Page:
For the most part, performance rights organizations use an antiquated system to determine the payouts to their members. For radio, it all depends on a survey at certain times of the year that looks at a cross-section of what stations are playing in order to determine the royalties. For streaming, it depends on the data they get from the streaming services. There’s lots of room for error here, and that’s been a complaint over the years. France’s SACEM might have the solution though, with a new cloud-based copyright management system powered by IBM.
The system is called URights, and it uses cognitive search and content analysis technology to provide rights holders with extensive data reporting to not only track usage, but identify trends in the marketplace as well. It’s going to be launched this year, and a major requirement is that it be able to effectively track and process the billions of audio files now consumed on a daily basis around the world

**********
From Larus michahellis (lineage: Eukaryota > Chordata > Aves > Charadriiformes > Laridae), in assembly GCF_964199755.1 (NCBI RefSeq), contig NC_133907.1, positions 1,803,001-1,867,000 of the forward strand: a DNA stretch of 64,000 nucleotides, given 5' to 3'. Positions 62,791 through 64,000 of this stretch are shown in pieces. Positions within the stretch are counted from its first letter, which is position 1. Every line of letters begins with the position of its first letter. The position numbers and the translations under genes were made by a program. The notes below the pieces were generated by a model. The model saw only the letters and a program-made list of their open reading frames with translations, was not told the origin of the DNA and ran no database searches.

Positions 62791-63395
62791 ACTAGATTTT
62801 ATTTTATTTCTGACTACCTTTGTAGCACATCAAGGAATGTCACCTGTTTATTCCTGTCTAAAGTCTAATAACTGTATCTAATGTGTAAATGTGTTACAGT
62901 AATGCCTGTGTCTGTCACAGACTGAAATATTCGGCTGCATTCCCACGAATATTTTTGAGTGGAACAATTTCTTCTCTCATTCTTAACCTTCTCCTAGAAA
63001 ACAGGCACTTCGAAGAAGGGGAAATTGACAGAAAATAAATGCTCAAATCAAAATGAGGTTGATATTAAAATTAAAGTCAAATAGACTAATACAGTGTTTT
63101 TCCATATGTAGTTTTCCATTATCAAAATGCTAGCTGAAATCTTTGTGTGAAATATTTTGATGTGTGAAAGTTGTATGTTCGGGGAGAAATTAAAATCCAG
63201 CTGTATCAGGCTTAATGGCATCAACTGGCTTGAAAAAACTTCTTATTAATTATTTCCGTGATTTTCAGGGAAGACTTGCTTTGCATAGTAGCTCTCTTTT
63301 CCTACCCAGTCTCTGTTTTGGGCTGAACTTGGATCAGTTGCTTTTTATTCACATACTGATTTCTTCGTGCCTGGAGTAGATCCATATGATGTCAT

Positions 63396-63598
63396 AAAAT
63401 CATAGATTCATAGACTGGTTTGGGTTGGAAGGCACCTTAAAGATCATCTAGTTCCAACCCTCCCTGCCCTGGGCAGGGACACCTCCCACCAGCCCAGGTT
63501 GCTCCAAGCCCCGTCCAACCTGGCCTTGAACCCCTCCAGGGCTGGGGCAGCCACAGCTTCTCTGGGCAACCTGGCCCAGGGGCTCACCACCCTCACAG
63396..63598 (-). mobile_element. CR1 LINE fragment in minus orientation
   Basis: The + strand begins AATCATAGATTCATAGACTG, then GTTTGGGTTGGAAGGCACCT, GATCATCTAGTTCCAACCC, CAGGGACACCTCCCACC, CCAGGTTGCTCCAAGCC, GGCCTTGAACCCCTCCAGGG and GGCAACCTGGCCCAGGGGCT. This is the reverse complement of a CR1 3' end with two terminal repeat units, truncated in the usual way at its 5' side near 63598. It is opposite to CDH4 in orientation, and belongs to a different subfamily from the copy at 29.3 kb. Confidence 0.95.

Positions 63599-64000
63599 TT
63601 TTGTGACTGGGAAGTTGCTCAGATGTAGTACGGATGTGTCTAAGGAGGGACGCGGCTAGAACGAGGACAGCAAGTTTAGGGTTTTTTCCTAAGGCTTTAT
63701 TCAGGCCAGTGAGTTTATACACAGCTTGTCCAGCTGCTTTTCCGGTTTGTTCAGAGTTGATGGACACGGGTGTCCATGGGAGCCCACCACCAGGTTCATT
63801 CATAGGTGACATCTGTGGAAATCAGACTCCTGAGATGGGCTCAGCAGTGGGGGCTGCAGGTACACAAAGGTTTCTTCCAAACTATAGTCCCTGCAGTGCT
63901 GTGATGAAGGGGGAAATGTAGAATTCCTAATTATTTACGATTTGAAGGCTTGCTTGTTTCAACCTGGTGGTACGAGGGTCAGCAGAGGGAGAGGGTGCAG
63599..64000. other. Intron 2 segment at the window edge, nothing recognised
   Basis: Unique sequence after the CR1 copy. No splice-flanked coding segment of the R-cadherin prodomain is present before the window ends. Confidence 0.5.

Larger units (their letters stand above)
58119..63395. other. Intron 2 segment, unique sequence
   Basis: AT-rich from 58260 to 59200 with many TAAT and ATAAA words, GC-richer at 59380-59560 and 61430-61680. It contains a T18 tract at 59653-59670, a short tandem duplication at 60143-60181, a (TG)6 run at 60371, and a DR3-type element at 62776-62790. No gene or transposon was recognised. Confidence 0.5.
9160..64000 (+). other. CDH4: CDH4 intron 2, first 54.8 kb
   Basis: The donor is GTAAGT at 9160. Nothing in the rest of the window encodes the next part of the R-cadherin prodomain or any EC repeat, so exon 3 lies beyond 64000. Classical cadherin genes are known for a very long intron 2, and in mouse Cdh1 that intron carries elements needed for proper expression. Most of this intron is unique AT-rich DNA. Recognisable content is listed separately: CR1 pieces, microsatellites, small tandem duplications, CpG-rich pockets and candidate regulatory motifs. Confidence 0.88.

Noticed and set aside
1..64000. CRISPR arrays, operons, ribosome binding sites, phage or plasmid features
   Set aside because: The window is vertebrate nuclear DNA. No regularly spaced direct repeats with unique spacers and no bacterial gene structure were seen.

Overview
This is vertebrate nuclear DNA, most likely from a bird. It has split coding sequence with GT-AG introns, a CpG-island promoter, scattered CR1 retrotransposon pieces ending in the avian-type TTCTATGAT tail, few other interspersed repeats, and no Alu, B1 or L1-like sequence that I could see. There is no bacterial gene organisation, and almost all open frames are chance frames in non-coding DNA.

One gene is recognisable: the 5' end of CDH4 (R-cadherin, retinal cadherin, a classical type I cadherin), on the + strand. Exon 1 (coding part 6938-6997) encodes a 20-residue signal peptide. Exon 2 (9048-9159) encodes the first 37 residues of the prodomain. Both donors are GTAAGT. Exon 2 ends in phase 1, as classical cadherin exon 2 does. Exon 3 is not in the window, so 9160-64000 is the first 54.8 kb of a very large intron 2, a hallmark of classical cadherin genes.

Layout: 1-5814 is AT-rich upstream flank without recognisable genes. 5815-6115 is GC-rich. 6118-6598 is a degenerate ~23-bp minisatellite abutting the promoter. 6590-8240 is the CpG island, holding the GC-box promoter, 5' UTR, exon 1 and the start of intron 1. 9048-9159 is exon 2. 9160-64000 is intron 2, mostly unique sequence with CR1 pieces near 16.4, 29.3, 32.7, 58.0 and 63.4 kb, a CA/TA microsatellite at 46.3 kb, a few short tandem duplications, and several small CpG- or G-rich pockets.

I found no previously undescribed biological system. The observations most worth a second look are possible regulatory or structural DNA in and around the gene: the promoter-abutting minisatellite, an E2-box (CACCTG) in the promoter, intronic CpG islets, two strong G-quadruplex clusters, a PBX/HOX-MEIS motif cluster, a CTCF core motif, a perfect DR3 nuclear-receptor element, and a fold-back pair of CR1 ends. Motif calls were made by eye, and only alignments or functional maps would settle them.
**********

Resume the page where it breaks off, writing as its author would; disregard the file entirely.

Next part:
SACEM is actually doing a pretty good job of that already, last year tracking over 980 billion download and streaming transactions (almost twice the previous year’s total) on behalf of its 157,000 members.
Accurate accounting is something that every artist, band and songwriter expects in this digital age of ours, and unfortunately that’s often not what’s provided. Sometimes it’s more of an “in the ballpark” estimate, other times its the accounting provided by the distributor (which history has proven can be way off), and other times it’s determined by a measurement that’s no longer as effective as it could be, given the resources that are available today.
URights is a step in the right direction, but will only serve a small portion of the world. Let’s hope that the US PROs either come up with something similar, or decide to license the SACEM technology in the near future.